If you're borrowing to help pay for college, exhaust all your federal student loan options first, many experts recommend. Going with a government option means you'll have a fixed interest rate and borrower protections, including the ability to defer payments if you wind up in economic trouble after graduation.
[Learn more about the benefits of federal loans.]
Taking certain federal student loans (excluding Parent PLUS loans and Perkins loans that have not been consolidated) also means borrowers can opt into more flexible repayment plans, if their financial circumstances qualify. In addition to standard repayment, which takes up to 10 years to pay off, and extended repayment, which takes 12 to 25 years to repay, some options for eligible borrowers earning low wages include:
• Income-Based Repayment: IBR may be a good option for borrowers who can demonstrate "partial financial hardship" and understand that they'll be making lower payments for a longer period of time.
As the name suggests, IBR takes a borrower's discretionary income into account when calculating monthly payments to help ensure student loan bills are manageable. You may qualify if your total amount due on your loans each year under the standard repayment plan is more than 15 percent of your discretionary income, a calculation that includes your adjusted gross income, the poverty line, and family size.
Enrolling in an IBR plan means you'll be paying off your student loans for up to 25 years. Taking a longer time to pay down your debt will ultimately cost you more in interest than if you stuck to the standard 10-year plan. After making on-time, qualifying payments for 25 years, any outstanding loan balances are canceled.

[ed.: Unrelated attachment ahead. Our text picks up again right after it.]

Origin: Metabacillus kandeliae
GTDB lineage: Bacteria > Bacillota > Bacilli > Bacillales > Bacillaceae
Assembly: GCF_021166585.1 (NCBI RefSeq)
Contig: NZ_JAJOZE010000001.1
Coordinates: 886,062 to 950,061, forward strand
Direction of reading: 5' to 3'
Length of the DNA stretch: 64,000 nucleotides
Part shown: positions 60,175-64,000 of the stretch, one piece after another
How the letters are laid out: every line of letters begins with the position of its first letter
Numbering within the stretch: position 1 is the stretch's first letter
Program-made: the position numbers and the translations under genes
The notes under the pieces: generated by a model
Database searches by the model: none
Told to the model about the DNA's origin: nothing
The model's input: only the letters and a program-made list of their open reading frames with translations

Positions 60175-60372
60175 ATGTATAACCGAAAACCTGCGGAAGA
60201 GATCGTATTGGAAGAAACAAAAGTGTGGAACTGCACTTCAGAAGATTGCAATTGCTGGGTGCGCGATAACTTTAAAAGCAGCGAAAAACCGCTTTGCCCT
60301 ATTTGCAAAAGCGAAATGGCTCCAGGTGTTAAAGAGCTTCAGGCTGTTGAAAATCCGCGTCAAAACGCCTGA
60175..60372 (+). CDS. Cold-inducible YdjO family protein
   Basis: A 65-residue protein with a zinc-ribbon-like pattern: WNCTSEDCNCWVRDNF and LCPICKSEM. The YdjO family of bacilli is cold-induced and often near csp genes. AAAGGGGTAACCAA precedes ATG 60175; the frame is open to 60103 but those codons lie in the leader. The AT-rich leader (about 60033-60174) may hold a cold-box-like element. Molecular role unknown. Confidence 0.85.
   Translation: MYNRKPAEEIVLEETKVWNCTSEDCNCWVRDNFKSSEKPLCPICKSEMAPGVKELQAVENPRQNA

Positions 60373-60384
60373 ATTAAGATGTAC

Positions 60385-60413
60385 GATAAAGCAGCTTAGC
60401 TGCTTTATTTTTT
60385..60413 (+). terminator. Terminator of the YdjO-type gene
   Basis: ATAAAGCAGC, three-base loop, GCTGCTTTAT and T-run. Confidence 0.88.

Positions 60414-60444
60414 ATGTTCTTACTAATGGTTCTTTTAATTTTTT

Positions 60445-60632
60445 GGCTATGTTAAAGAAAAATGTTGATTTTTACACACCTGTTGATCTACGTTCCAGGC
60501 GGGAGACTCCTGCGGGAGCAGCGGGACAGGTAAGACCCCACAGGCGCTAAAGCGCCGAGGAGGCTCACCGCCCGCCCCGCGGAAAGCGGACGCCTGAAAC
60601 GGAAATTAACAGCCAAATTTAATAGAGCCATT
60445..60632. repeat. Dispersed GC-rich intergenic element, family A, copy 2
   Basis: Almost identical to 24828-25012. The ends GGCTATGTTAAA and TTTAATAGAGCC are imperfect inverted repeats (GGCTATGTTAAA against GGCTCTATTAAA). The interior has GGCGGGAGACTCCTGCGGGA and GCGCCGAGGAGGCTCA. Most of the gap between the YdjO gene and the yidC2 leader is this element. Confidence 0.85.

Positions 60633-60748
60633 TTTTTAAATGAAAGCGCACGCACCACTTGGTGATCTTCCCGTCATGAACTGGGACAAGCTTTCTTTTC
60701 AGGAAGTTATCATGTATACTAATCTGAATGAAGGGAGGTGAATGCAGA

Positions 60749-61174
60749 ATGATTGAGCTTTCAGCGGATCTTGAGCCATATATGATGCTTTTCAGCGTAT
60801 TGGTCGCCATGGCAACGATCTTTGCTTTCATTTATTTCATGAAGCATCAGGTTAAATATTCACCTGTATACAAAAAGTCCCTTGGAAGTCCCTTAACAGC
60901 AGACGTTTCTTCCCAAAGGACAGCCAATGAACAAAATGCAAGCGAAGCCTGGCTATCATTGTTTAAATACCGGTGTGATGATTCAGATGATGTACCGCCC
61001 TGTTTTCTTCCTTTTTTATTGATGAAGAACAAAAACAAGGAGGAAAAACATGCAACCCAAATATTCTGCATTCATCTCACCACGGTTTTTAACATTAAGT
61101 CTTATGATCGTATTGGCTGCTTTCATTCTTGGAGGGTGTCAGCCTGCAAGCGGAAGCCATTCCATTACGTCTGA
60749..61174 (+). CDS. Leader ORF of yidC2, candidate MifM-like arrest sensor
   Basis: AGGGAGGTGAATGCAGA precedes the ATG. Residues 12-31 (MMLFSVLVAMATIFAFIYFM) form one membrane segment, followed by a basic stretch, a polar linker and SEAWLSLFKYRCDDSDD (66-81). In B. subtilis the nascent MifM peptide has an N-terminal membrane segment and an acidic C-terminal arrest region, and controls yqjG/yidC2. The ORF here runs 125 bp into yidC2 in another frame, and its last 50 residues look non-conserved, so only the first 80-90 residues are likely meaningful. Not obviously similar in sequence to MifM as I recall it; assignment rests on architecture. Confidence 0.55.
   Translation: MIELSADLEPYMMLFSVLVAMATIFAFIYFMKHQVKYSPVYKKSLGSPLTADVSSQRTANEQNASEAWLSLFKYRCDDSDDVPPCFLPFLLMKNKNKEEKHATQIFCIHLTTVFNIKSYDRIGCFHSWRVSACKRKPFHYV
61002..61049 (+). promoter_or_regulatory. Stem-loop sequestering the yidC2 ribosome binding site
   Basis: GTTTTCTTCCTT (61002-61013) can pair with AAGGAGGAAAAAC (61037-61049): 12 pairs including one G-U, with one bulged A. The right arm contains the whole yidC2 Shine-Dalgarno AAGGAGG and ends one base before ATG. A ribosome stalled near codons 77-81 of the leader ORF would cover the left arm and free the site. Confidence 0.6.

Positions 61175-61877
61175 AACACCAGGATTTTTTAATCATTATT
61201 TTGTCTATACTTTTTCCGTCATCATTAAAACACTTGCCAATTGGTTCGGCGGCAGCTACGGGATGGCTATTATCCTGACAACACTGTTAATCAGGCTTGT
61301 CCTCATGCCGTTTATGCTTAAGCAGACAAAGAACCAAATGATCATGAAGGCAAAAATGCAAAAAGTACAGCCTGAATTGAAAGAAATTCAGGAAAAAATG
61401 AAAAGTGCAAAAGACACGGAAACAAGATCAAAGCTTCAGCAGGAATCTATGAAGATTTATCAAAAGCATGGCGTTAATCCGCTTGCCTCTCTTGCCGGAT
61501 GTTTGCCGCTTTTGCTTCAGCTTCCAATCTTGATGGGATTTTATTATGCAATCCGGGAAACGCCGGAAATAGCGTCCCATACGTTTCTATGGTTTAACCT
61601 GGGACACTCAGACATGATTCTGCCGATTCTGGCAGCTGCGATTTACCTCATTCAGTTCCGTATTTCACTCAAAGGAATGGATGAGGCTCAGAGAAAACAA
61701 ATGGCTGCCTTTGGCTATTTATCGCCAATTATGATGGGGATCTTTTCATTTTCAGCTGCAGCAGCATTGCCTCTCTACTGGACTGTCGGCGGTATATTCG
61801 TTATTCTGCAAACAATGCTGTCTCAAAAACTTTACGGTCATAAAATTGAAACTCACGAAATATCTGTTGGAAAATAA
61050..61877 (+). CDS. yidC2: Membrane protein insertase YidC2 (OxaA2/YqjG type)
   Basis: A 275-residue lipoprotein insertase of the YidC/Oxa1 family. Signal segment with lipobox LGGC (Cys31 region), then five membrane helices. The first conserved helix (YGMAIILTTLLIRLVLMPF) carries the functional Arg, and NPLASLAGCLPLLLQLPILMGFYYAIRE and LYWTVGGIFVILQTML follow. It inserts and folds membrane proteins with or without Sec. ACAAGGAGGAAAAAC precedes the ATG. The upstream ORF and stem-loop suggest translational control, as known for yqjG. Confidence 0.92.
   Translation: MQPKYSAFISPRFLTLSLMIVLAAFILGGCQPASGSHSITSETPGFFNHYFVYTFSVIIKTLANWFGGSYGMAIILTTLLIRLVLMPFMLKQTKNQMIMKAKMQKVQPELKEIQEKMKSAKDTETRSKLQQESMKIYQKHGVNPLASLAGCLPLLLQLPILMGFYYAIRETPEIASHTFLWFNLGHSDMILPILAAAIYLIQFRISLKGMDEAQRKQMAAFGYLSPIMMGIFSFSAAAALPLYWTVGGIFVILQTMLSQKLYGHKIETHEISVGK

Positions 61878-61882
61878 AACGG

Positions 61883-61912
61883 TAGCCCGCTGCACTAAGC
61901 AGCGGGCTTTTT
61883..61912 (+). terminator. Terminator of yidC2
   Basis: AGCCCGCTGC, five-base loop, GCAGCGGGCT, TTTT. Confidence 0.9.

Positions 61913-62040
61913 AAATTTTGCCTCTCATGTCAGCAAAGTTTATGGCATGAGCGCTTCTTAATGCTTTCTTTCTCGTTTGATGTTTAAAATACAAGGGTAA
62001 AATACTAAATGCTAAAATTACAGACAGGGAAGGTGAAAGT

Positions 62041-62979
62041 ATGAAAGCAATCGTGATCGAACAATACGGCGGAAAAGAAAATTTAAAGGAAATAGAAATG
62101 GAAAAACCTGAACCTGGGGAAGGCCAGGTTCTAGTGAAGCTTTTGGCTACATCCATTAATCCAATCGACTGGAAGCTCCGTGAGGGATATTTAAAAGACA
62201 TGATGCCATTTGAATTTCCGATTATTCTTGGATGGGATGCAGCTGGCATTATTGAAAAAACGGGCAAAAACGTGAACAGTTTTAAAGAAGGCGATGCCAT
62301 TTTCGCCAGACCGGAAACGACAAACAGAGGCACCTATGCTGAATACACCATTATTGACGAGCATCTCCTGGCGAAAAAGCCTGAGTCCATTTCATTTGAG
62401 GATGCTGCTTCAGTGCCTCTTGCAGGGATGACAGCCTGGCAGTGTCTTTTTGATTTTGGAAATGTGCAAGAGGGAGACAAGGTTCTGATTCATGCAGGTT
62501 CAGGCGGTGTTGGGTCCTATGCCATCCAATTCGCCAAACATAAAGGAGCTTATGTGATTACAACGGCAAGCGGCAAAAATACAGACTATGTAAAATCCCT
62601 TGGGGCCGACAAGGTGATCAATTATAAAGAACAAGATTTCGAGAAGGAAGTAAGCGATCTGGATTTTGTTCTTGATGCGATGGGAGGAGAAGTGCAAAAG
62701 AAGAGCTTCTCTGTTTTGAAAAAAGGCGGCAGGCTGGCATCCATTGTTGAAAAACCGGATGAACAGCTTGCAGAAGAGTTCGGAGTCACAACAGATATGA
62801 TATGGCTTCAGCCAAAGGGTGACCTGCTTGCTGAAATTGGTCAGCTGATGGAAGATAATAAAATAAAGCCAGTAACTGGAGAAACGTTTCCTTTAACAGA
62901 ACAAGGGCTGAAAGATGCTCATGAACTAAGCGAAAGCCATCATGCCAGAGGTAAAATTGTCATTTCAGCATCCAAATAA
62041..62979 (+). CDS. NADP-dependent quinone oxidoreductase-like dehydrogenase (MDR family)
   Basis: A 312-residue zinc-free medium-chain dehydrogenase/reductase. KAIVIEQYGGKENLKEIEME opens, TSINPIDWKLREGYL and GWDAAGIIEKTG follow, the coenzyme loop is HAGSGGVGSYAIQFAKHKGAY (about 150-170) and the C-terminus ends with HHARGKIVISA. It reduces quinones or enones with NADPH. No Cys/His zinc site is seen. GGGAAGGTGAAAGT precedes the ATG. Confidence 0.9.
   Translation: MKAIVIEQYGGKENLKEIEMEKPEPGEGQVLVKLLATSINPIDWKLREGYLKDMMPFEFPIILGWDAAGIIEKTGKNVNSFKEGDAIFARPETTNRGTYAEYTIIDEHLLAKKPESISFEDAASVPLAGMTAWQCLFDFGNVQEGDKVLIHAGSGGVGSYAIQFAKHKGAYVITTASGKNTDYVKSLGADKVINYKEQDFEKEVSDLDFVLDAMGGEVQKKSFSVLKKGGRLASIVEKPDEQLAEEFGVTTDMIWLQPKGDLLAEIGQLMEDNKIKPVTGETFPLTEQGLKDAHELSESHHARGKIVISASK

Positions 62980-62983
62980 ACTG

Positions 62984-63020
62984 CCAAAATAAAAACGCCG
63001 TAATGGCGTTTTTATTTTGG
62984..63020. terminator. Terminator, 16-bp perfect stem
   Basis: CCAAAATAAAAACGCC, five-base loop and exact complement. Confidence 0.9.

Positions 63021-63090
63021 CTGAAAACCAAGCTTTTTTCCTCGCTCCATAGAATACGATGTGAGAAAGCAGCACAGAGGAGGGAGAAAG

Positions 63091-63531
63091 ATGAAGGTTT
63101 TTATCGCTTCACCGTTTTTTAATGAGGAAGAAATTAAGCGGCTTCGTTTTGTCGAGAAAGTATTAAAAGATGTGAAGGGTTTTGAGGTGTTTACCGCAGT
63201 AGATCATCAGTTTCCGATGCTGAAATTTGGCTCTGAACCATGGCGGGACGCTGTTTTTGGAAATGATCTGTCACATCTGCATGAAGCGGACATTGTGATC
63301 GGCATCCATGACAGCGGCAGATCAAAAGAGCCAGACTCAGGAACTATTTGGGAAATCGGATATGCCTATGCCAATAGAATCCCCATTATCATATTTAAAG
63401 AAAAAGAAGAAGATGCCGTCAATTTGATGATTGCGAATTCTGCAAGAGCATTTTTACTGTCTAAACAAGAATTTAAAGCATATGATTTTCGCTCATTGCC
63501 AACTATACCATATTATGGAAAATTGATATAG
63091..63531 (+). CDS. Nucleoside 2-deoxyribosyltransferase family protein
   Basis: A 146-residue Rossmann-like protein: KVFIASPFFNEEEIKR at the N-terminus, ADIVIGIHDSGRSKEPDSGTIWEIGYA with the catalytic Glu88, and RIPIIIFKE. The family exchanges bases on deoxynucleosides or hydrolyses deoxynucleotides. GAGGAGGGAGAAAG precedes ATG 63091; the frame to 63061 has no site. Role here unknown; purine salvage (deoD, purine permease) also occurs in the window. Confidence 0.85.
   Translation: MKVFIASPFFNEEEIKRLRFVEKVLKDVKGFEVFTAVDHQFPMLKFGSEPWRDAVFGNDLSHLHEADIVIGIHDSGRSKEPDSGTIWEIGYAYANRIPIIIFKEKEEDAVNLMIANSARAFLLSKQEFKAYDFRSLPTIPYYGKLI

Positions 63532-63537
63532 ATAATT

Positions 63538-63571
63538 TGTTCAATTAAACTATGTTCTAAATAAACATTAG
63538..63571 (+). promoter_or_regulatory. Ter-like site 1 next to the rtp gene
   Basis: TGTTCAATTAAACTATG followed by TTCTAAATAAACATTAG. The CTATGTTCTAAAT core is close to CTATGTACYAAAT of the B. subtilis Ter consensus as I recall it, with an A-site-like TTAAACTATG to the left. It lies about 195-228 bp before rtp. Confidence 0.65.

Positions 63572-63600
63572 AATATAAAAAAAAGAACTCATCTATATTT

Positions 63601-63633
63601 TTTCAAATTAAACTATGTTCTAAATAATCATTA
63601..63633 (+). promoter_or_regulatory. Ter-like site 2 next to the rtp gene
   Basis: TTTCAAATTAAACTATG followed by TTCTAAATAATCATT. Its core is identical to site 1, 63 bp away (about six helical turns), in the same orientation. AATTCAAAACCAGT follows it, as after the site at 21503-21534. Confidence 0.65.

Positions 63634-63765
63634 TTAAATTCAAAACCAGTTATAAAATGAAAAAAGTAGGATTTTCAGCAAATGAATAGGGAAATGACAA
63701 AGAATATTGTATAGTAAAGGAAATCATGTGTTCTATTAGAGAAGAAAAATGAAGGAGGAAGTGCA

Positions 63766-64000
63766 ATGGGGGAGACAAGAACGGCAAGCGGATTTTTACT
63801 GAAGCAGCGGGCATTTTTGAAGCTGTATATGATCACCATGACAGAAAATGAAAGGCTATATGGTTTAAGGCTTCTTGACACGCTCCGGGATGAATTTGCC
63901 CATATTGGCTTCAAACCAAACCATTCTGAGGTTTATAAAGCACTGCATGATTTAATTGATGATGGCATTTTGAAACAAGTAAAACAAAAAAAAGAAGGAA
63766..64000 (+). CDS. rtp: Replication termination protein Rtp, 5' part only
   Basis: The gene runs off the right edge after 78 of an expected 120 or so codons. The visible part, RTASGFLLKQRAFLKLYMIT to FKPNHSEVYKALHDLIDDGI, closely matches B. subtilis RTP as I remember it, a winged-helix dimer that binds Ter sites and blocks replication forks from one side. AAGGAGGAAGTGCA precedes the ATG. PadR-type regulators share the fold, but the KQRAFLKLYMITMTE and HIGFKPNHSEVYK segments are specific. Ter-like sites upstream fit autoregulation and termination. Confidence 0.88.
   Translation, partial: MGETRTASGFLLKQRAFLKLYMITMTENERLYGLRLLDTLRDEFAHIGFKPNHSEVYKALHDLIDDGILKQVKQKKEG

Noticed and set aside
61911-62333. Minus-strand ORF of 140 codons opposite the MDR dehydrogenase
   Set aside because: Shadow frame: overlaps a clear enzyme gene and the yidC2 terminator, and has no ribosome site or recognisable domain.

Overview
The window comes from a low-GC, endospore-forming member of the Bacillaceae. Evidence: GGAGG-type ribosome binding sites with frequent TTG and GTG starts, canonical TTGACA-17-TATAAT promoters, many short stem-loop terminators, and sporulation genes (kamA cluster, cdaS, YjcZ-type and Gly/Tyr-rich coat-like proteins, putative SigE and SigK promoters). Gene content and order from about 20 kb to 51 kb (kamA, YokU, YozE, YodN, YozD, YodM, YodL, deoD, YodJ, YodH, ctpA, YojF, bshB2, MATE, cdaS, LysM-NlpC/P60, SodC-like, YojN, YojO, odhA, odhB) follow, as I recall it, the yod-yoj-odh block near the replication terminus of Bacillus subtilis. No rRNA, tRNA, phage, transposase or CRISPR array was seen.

[Read about student loan changes for 2012.]
• Income-Contingent Repayment: ICR has been around much longer than IBR and is open to borrowers with direct loans. ICR examines income (including a spouse's income, if applicable), family size, and the total amount of your direct loan. Borrowers do not need to demonstrate partial financial hardship to qualify, and monthly payments will be adjusted on an annual basis if your circumstances change.
Like IBR, ICR allows borrowers to make lower payments for a longer period of time, thus increasing the total amount paid. However, also like IBR, loan balances are forgiven after 25 years of qualifying payments under an ICR plan.
Both IBR and ICR can make certain borrowers eligible for Public Service Loan Forgiveness (PSLF). After making 120 full, on-time payments, borrowers who work in the public sector for a decade will have their remaining loan burden erased if they have eligible loans and have been making at least some payments under plans including IBR, ICR, or the 10-year standard repayment plan.
Banking on using PSLF, however, means students must be prepared for a decade-long commitment to public interest work. If you leave the government or nonprofit sector before making 120 payments—no matter how close to that mark you are—you will be ineligible for the loan forgiveness.
IBR and ICR are not the only flexible repayment plans offered to federal borrowers with eligible student loans. If you're feeling daunted by your options, there are a variety of online tools to help map out your choices, including calculators provided by the Department of Education and by private sites such as FinAid.org and PayBackSmarter.com. Plus, your financial aid officers and loan servicer may be able to answer questions specific to your financial situation. Don't be afraid to ask—it could save you from ultimately paying more than necessary for your student loans.
Trying to fund your education? Get tips, news, and more in the U.S. News Paying for College center.